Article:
As the games kick off there is a sense of pride all throughout Massachusetts as the state sending the 10th most athletes to the games (a total of 230 USA athletes will be competing). Athletes from MA can be seen throughout various sporting events such as bobsledding and figure skating. Six out of the ten athletes representing Massachusetts are a part of The US Hockey team competing in the games! Wow!
Now that you know more about the Sochi Winter Olympic games, we here at UNA-GB hope that you are just as excited as we are to experience the coming together of cultures from all over the world for two weeks! We look forward to celebrating another successful winter Olympics filled with friendly competition and an underlying theme of teamwork on a global scale to combat issues that effect us all. As Ban Ki-moon said in this address “The Olympics (and Paralympics) have served to break down negative stereotypes and build positive attitudes;” let’s all celebrate what the Olympics is supposed to be: the global community brought together by the games and revel in the power of sport to unify people.
Keep up with Sochi news, medals, etc here.
On November 1, 2005, the United Nations General Assembly passed resolution 60/7, declaring the 27th of January to be the annual International Day of Commemoration in Memory of the Victims of the Holocaust. While the atrocities committed will forever be remembered as a dark period in global history, the resolution itself uses the 27th of January to reaffirm the Universal Declaration of Human Rights and the proclamation that everyone is entitled to all the rights and freedoms regardless of race, religion, or any status.
Each year, the International Day of Commemoration in Memory of the Victims of the Holocaust is observed through a different theme, highlighting the struggles and deeply evoked emotions from the dark period. Through these themes, the UN is able to recall the tragedies and violations of human rights that occurred during the Holocaust, explicitly demonstrating how detrimental hatred, bigotry, racism, and prejudice can be. Furthermore, the event serves as an opportunity to encourage global awareness and education, taking away lessons for future generations to learn about the Holocaust with the goal of preventing future travesties from occurring.
This year’s theme, “Journeys through the Holocaust”, reflects on the different passages of the Holocaust, revisiting the process of losing individual rights and freedom through incarceration within the concentration camps, where victims were held in contempt up until the moment of liberation, when the concentration camps were closed by Allied Forces. This journey captures the rollercoaster emotions Holocaust victims faced through their morose experience within the camps, only to be reinvigorated with new life once they were rescued. The Holocaust and the United Nations Outreach Programme look to use this years theme as a ‘guiding force’ for future generations to better understand the struggles of genocide, and to emphasize the fact that everyone has a right to life, liberty, and security of person.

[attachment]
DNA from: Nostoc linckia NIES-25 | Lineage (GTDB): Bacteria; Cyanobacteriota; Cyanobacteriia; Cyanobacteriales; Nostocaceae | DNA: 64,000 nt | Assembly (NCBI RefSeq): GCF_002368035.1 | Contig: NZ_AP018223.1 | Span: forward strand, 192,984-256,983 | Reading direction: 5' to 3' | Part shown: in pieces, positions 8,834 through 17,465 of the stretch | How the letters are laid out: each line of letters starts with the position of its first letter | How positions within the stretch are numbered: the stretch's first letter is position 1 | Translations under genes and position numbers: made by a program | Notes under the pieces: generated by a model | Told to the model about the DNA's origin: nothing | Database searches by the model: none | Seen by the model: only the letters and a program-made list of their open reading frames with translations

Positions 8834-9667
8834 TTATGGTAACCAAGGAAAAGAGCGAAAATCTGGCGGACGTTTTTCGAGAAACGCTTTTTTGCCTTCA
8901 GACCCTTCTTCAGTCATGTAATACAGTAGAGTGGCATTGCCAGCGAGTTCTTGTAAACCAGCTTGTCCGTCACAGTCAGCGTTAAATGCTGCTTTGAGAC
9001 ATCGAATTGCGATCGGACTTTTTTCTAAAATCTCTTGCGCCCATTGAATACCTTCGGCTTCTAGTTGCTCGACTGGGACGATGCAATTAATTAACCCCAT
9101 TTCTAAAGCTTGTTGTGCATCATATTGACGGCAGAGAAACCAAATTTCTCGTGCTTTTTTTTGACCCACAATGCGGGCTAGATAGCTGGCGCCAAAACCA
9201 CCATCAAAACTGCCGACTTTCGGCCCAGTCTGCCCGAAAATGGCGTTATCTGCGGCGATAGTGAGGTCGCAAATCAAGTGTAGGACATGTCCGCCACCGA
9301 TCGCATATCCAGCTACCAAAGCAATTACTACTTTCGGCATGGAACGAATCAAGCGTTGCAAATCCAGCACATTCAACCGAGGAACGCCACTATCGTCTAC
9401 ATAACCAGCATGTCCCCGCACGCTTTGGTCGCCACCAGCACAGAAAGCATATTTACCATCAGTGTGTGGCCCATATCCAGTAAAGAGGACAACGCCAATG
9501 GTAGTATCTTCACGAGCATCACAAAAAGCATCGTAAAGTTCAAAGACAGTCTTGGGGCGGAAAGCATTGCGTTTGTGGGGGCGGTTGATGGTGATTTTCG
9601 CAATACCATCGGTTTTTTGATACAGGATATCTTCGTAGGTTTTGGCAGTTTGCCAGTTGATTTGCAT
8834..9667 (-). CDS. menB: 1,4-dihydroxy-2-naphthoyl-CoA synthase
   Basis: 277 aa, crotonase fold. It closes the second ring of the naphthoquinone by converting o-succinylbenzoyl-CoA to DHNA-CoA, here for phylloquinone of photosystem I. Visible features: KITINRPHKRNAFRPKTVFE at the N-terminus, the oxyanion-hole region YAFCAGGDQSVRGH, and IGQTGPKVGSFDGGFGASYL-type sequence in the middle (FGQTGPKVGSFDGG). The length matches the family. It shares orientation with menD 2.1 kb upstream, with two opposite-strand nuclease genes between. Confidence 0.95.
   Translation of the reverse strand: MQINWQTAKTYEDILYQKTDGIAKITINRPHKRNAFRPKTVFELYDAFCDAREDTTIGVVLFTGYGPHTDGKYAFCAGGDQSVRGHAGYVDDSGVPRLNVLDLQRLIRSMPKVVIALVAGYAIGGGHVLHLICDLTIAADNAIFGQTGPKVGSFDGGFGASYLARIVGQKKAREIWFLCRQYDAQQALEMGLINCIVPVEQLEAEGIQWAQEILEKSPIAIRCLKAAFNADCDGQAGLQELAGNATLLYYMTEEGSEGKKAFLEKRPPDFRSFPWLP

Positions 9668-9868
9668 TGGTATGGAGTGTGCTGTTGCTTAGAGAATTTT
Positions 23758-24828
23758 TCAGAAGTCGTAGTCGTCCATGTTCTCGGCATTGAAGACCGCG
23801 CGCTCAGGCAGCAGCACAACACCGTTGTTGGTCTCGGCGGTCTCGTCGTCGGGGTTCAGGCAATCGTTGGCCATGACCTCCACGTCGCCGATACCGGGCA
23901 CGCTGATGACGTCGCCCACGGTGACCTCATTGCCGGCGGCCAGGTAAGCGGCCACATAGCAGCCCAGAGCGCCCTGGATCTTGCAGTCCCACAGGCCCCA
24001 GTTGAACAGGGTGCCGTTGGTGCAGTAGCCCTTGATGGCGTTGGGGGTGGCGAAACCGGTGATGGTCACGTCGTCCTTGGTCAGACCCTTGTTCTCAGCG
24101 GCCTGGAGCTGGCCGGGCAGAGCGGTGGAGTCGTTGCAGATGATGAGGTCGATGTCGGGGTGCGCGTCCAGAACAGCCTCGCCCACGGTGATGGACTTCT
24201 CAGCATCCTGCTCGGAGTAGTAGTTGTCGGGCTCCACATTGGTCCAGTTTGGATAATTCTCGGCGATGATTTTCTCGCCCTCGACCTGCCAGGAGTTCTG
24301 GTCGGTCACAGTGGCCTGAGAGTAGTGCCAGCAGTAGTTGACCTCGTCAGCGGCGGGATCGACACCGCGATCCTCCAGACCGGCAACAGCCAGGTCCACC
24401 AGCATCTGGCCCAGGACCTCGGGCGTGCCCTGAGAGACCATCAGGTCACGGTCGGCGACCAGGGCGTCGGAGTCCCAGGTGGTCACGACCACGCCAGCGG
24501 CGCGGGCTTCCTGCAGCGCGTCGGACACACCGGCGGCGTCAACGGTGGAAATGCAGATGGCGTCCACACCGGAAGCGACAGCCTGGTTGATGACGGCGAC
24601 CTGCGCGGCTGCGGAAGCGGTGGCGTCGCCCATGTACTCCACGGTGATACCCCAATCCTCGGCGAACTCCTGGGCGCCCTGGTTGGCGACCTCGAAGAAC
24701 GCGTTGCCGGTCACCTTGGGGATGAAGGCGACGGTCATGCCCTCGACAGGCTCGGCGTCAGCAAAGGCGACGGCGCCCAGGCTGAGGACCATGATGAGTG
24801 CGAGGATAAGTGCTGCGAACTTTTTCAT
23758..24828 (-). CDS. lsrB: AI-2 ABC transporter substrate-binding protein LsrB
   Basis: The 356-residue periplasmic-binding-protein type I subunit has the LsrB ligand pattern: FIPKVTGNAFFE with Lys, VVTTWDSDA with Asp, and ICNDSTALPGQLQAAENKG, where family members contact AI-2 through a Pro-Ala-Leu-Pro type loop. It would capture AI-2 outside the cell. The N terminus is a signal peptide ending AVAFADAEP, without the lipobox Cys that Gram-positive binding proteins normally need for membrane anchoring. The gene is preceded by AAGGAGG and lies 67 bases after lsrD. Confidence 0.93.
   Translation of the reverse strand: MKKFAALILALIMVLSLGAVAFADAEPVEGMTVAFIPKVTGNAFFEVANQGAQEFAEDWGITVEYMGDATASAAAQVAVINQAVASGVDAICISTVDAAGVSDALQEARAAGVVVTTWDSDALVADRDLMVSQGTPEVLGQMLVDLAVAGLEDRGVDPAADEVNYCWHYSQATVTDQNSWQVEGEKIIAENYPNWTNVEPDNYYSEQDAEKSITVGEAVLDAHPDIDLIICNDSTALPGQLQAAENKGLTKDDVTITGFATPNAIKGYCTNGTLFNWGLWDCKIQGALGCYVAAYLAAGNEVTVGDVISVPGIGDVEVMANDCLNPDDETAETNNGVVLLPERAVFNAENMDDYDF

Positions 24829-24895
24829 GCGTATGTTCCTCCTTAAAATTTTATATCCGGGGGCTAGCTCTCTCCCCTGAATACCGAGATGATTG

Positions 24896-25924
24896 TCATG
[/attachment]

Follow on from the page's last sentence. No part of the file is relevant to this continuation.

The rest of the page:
The key note speaker for this years Holocaust Memorial Ceremony on International Day of Commemoration in memory of the victims of the Holocaust in NYC will be Academy Award winning Director and USC Shoah Foundation founder, Steven Spielberg. Spielberg, well-known for his contributions to the film industry, is also highly regarded for his contributions to human activism. The Shoah Institute for Visual History and Education was founded in 1994, after directing Schindler’s List, Spielberg was inspired to capture video testimonies from Holocaust survivors before they would be lost forever. This years ceremony will mark the 20th anniversary of the partnership between the USC Shoah Foundation, and The Holocaust and the United Nations Outreach Programme.
Why Should you learn more about the Holocaust?
The Holocaust was one of the greatest tragedies in the history of mankind, with the result of the murder of one third of the Jewish people, alongside countless members of minority groups. The aftermath of the tragedy truly puts into perspective how dangerous hatred, racism, and bigotry can be. Therefore, It is important to raise awareness about the Holocaust, to further prevent future acts of genocide from occurring as much as possible.
“My hope is that our generation, and those to come, will summon that same sense of collective purpose to prevent such horror from happening again anywhere, to anyone or any group,” Mr. Ban said in his remarks at the Park East Synagogue Memorial Service in honour of the victims of the Holocaust.”
-Secretary-General Ban Ki Moon
Learn More about the Holocaust
To become better informed and promote global awareness of the Holocaust, the Holocaust and the United Nations Outreach Programme is partnering with the United States Holocaust Memorial Museum to make a new film resource and educational package available to educators around the world in all United Nations official languages: Arabic, Chinese, English, French, Russian, and Spanish.
In addition, the Holocaust and the United Nations Outreach Programme and the United States Holocaust Memorial Museum offer more information on the Holocaust on the link below: